This article is free to access.
Background: The formation of chromatin domains is an important step in lineage commitment. In human hematopoietic stem and progenitor cells (HSPCs), G9a/GLP-dependent H3K9me2 chromatin territories form de novo during lineage specification and are nucleated at punctate sites during lineage commitment. Here, we examined the patterning of G9a/GLP-dependent H3K9me2 in HSPCs and the consequences for chromatin structure. Results: We profiled chromatin accessibility across the genome of HSPCs treated with either a small molecule inhibitor of G9a/GLP or DMSO. We observed that chromatin accessibility is dramatically altered at the regions of H3K9me2 nucleation. We have characterized the regions of H3K9me2 nucleation, with our analysis revealing that H3K9me2 is nucleated in HSPCs at CpG islands (CGIs) and CGI-like sequences across the genome. Our analysis furthermore revealed a bias of H3K9me2 nucleation towards regions with low rates of C- > T deamination, which typically lack DNA methylation. Lastly, we examined the interaction of H3K9me2 and DNA methylation and determined that chromatin accessibility changes upon loss of H3K9me2 are dependent on the presence of DNA methylation. Conclusions: These results indicate that H3K9me2 nucleation is established at specific sequences that have base composition similar to CGIs. Our results furthermore indicate that H3K9me2 nucleation leads to local changes in chromatin accessibility and that H3K9me2 and DNA methylation work synergistically to regulate chromatin accessibility.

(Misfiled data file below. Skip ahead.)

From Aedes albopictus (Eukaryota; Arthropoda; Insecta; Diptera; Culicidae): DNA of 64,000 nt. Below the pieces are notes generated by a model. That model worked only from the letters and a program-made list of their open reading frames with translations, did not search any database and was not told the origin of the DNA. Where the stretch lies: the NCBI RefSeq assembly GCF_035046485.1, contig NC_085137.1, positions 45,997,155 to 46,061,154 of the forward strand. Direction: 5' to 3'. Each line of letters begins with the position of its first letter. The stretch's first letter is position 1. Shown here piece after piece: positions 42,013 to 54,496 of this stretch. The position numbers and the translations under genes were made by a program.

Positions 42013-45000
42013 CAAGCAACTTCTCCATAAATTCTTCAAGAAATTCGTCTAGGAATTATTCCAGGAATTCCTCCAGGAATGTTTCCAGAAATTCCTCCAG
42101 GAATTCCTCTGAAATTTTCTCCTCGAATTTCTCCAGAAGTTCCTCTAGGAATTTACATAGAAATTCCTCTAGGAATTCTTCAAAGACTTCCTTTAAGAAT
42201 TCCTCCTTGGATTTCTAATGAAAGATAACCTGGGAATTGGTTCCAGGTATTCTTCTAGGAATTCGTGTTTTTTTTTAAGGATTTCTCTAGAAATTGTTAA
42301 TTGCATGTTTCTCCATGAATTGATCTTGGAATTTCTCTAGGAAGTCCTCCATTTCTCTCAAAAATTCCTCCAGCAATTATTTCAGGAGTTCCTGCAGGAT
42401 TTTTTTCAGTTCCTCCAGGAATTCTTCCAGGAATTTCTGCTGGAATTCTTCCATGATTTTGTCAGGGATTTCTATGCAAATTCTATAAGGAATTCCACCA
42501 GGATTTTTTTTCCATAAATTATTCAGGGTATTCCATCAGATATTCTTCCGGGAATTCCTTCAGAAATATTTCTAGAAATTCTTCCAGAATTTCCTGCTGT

Schones, D. E., Chen, X., Trac, C., Setten, R., & Paddison, P. J. (2014). G9a/GLP-dependent H3K9me2 patterning alters chromatin structure at CpG islands in hematopoietic progenitors. Epigenetics and Chromatin, 7(1). https://doi.org/10.1186/1756-8935-7-23